The Peak DistrictFrom The Field
Sidetracked Magazine x Ramble Guides
by Athena Mellor
A landscape consisting of moors, dales, peaks and pikes; open valleys brimming with vibrant purple heather, an abundance of sheep and the iconic drystone walls that characterise the area. The Peak District is situated in north-west England, suspended between Manchester and Sheffield at the southern end of the Pennines. It is Britain’s first National Park, created in 1951, and the second most visited in the country. Yet despite its popularity, finding a peaceful place to escape the bustle of modern life is easy here, nestled amongst gritstone peaks or sitting atop a springy mattress of heather in the gentle breeze with a flask of coffee.
The Peak District is commonly divided into two parts: the Southern ‘White Peak’ area, where the hills are green and rolling and there are numerous limestone caves, caverns and valleys; and the northern ‘Dark Peak’, which is wilder and largely uninhabited due to a cap of Millstone Grit over the underlying limestone. The soil over this gritstone cap is saturated in winter, creating bogs and areas of black peat. Beyond the rolling hills and stark moorland plateaus, the Peak District is home to an array of lovely little villages like Castleton and Bakewell, scattered with cosy country pubs and traditional bakeries. It is a place that feels timeless when travelling from surrounding cities like Manchester and Sheffield; a place where the more relaxed pace of life is alluring and infectious.
Living in Manchester, getting to the Peak District means a hop on the train and jumping off when the hills come alive with the deep colours of purple and magenta, the green of the grass and the dazzling gold of sunlight on leaves. Edale is the port of call for many keen ramblers, being the start of the Pennine Way and the station at which to alight for hiking onto the moorland plateau of Kinder Scout, or over the enchanting curved lines of Mam Tor (‘Mother Hill’) – two lovers gazing longingly at each other from across the valley, while the train rattles through the basin below.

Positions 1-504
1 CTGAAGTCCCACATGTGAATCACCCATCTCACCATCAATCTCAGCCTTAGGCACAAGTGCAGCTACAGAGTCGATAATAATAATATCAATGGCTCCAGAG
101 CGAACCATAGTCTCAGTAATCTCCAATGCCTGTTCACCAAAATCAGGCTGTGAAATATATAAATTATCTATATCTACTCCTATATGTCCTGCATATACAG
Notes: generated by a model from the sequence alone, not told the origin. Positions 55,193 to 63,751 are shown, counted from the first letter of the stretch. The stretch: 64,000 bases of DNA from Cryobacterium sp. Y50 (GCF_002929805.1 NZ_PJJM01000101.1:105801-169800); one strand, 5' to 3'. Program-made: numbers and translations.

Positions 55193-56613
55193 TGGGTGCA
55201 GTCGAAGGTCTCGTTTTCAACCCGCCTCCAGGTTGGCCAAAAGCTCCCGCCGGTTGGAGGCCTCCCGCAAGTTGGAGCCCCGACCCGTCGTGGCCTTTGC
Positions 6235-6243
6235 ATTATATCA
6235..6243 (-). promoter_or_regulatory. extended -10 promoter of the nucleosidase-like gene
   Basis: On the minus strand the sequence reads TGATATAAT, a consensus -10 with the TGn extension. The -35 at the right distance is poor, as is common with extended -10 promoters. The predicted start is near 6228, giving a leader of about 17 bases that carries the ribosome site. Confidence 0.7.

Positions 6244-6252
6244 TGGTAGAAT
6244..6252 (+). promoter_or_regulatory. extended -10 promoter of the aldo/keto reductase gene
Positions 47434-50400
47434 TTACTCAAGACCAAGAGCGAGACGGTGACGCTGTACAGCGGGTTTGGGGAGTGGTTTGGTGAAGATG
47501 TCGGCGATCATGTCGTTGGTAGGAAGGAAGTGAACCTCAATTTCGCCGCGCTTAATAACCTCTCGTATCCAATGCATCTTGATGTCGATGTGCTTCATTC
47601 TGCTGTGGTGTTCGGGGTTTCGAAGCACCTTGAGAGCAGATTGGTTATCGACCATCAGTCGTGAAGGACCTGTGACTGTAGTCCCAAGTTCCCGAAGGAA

At 636m, Kinder Scout is the highest point in the Peak District. The most (in)famous way to ascend is via Jacob’s Ladder, aptly named after the connection between earth and heaven; a relentless cobblestone path to reach the summit. Views from the edge overlook the vale of Edale and across to Mam Tor on the other side of the valley. Gritstone protrudes from the earth, and the surrounding moorland is dense, stark and brutal. Over on the other side of the valley, the banks of Mam Tor are green and lush, populated by sheep and brushed with long golden grass. Mam Tor is the ideal setting to watch a sunrise, especially if lucky enough to witness a rare and unpredictable inversion; when the clouds cover the base of the valley in a blanket of fluffy white, the mist rises slowly as day breaks with a hazy glow over the surrounding pastures. A magical way to see in the day.
The contrast between the two sides of the valley is symbolic of the Peak District itself. Green rolling hills and barren, purple moorland; patchwork valleys and welcoming limestone villages; the birthplace of the traditional Bakewell Pudding and a rambler’s haven for hundreds of years. The timeless charm of the Peak District only increases with the changing seasons, as purple summertime moors assume the muted tones of autumn, soon to be buried under a sprinkling of powdery snow – and then the process renews itself, and there is nothing so tempting as witnessing it all over again.
Ramble Guides is a website dedicated to outdoor travel guides to the UK’s National Parks and wild spaces, specifically and carefully curated for the modern day explorer. Ramble aspires to encourage more people to spend time outdoors; rambling in the beautiful landscapes of our homeland and enjoying the traditions, cultures and quirks of our rural villages.
Athena Mellor is a writer, photographer and founder of Ramble Guides. She is passionate about travel, the outdoors and sharing stories through photos and words of adventures, big and small. After graduating from University College London with a degree in Modern Languages, Athena spent four months solo cycle-touring around parts of the USA and New Zealand, before returning to the USA to explore more of California, Oregon and Washington. Athena is based in Manchester, England, though can often be founding rambling over the moors in her home-county of Yorkshire, England, or photographing the hills of the Peak District.